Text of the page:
On D.C.’s U Street, can’t we all just swagger along?
Published: August 9 in The Washington Post

Stephen A. Crockett’s article about “swagger-jacking” on U Street [“Stealing home?,” Metro, Aug. 3] got me all jacked up. I am one of the so-called “swagger-jackers” to whom he was referring. I own two of the restaurants mentioned in the article, and although Mr. Crockett assumed I am not black, frankly, I am not sure what I am. Neither are most of my customers, though most of them seem to find my race irrelevant.

My places were never meant to be black establishments catering to black customers; they are meant to be community cultural hubs that preserve the legacy and history of the District and uplift racial and cultural connections. These connections are essential for a city whose discourse too often digresses into a racial abyss that is neither healthy nor constructive. My places and others named in Mr. Crockett’s article are essential cultural watering holes that can help create community and reconfigure the discourse.

Just days before opening my restaurant at 14th and V streets NW, I was inside waiting for my final inspections. I saw two elderly black women peering through the window. I opened the door and invited them in. They entered with some trepidation, trying to assess my swagger. Standing at the center of the space, they took in the artwork all around them. They saw the mural that depicts the civil rights struggles of the area and the history of the District. I was somewhat nervous about what they thought until I saw a tear come down one of their faces. That’s when I knew that I wasn’t “swagger-jacking.”

Andy Shallal, Washington

The writer is owner of Busboys and Poets and Eatonville restaurants.

PHOTO 2024 02 01 07 10 14

For Langston Hughes on His 123 Birthday

Speech given on February 1, 2024 in Havana, Cuba In 1927 Langston Hughes walked into a Cuba amid an emerging community of artists, intellectuals, and radicals.  He saw a “sunrise in a new land [– a day – in his words]sic – full of brownskin surprises, and hitherto unknown contacts in a world of color.”  … Continued

PALESTINE WEEK 1920 x 1080 px 2

Palestine Week 2024

January 18, 2024 – January 25, 2024 In keeping with our ongoing mission of uplifting racial and cultural connections, Busboys and Poets is hosting Palestine Week (January 18 through January 25, 2024). This week-long series of events will offer a diverse range of programming featuring Palestinian food, music, dance, poetry, discussions, and other enriching events. … Continued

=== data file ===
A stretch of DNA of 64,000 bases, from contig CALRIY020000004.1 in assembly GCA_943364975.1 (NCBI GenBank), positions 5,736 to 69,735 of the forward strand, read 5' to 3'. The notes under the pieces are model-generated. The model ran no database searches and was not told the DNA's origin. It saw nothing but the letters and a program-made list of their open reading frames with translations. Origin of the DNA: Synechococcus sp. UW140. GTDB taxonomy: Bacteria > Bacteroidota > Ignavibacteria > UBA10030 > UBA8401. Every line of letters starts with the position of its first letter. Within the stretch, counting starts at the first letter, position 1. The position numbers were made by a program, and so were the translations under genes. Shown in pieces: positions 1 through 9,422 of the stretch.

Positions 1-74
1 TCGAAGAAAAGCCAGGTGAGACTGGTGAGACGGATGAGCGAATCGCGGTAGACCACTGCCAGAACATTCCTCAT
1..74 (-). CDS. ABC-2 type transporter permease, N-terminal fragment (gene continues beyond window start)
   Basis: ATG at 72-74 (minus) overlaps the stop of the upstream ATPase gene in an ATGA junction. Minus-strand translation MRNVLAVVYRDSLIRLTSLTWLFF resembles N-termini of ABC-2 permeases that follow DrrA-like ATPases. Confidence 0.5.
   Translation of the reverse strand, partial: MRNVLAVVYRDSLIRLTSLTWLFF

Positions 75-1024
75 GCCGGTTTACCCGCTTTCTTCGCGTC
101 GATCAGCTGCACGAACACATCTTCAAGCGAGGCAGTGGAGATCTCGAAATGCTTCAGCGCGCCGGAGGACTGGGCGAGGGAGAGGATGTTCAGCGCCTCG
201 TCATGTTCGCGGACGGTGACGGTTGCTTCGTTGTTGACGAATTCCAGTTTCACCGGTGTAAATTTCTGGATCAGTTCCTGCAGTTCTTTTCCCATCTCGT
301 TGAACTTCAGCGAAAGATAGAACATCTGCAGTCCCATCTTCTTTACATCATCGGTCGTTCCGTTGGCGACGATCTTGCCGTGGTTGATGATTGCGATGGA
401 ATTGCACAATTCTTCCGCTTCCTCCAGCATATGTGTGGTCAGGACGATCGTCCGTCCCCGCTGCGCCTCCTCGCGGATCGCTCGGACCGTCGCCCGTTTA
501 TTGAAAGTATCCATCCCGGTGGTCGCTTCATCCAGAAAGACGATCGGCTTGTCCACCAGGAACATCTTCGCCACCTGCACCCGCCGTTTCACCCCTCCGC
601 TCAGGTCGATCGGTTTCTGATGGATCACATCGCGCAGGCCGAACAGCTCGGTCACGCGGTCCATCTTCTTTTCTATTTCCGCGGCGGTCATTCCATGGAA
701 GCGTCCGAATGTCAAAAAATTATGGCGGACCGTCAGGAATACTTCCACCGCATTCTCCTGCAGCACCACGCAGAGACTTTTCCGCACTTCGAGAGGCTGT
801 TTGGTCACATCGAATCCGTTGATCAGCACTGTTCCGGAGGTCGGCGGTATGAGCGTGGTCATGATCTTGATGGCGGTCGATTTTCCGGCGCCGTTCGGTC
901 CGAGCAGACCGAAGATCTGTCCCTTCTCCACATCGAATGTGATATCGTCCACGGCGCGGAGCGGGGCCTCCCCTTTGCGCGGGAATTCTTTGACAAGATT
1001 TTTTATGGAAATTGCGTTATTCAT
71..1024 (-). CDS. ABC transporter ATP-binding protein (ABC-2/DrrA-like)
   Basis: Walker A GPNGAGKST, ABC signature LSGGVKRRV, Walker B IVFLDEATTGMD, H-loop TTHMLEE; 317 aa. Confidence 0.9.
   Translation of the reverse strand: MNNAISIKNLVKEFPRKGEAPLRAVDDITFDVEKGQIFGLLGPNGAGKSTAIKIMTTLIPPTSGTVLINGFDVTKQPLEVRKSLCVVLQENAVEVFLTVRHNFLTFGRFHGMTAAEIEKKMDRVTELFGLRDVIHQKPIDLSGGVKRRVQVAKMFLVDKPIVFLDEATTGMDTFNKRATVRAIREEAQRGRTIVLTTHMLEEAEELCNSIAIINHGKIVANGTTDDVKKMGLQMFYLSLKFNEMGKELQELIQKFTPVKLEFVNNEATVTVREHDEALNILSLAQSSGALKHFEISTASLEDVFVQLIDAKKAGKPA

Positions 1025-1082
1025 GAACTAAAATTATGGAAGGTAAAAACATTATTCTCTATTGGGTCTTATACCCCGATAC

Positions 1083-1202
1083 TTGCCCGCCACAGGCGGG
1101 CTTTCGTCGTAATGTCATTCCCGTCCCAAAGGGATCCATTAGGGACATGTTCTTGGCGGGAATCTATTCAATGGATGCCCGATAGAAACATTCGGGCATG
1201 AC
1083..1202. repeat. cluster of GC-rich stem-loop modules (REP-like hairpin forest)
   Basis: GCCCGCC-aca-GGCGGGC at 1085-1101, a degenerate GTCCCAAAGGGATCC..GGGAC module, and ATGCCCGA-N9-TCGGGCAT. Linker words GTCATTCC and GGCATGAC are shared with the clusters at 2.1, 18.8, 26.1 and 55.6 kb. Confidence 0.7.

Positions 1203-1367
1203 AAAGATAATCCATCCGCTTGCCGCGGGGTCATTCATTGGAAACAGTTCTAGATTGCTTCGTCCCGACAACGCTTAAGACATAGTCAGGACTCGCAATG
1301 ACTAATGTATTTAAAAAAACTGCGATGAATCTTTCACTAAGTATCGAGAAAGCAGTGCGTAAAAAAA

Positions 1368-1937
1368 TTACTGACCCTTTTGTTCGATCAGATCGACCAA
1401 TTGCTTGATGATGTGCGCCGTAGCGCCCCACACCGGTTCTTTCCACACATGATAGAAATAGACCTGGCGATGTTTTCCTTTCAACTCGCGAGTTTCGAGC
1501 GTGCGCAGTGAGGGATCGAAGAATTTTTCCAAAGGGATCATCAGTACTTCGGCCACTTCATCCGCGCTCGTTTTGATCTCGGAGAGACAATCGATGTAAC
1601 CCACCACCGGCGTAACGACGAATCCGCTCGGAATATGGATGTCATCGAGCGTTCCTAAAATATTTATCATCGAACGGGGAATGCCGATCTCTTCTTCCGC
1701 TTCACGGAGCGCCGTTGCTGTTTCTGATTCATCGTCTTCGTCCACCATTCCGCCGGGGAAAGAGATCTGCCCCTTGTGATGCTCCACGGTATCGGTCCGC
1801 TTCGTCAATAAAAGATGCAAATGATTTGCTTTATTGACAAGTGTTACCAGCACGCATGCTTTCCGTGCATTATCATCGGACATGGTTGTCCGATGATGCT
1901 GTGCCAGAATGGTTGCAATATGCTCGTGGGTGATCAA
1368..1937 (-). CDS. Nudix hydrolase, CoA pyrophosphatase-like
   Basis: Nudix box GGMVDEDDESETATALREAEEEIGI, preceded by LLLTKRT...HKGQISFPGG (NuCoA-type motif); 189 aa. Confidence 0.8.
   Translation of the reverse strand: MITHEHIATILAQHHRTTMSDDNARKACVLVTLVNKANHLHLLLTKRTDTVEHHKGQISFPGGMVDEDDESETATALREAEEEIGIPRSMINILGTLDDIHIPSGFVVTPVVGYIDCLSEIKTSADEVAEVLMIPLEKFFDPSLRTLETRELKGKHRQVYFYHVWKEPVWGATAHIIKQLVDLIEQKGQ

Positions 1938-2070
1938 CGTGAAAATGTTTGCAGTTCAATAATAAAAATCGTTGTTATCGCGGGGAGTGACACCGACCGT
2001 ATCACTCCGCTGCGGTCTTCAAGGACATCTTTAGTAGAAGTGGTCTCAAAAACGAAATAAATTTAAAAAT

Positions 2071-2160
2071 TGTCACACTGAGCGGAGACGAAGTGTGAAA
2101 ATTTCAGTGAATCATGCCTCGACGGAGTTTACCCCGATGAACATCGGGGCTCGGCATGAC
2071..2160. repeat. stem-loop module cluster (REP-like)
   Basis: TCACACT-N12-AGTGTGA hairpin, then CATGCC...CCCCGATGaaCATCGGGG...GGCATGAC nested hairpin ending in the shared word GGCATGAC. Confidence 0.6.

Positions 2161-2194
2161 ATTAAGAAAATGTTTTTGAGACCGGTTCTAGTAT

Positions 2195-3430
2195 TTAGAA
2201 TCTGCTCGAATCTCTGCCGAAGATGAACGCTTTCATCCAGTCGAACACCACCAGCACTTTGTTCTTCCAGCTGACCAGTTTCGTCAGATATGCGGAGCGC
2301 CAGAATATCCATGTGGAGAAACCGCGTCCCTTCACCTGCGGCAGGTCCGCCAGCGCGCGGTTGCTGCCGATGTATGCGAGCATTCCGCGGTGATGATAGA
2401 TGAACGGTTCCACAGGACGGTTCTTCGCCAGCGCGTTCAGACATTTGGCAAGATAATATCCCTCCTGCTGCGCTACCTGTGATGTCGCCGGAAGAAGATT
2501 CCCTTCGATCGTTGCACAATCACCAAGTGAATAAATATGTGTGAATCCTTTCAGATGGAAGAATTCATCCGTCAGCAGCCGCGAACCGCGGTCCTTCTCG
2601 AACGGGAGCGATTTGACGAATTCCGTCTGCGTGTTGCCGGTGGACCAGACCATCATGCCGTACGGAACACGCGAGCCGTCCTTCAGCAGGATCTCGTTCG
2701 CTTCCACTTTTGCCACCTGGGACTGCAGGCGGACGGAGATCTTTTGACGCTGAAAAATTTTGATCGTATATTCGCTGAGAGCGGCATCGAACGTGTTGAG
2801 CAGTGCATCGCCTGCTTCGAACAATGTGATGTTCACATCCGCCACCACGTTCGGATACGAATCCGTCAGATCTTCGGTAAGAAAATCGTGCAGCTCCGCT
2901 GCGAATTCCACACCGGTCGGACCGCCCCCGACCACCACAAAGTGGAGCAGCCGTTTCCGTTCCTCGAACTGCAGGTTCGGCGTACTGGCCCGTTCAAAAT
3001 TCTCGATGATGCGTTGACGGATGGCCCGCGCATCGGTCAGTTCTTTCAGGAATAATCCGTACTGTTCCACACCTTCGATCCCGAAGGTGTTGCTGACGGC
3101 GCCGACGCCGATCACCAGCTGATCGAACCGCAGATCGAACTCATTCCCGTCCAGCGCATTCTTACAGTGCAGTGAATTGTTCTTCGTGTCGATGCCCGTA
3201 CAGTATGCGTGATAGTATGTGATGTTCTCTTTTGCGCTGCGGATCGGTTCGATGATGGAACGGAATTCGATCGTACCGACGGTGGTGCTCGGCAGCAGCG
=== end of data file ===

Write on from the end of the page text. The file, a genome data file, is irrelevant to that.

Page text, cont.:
Why We Are Doing Palestine Week

Why We Are Doing Palestine Week

– by Andy Shallal, CEO & Founder Busboys and Poets The past few months have been traumatizing for anyone with a cell phone and access to social media. For people living in Gaza it has been unimaginably horrific seeing entire families wiped out and most of Gaza’s inhabitants displaced, starved and without shelter. 1 in … Continued

patrick pride

Busboys and Poets Book Review: Anger is a Gift

Mark Oshiro’s contemporary YA fiction is an incredibly moving story about community, about love, and about taking a stand against prejudice and violence, even when it seems completely hopeless, and it is especially difficult to read. Especially for someone like me, caught up in my own privilege and ignorant of the struggles faced by people … Continued

158274855 10157993997527555 4956440458590202162 n

Everest Base Camp #14

Getting the key to finding your mojo. It’s 5:30 am. I am sitting upright in my bed just plain miserable. It is still dark outside. My sad excuse for sleep was horrible. 3 hours tops. Drinking 4 cups of obviously well caffeinated milk tea before bed. Dogs barking all night long. Cold feet (literally). 4 … Continued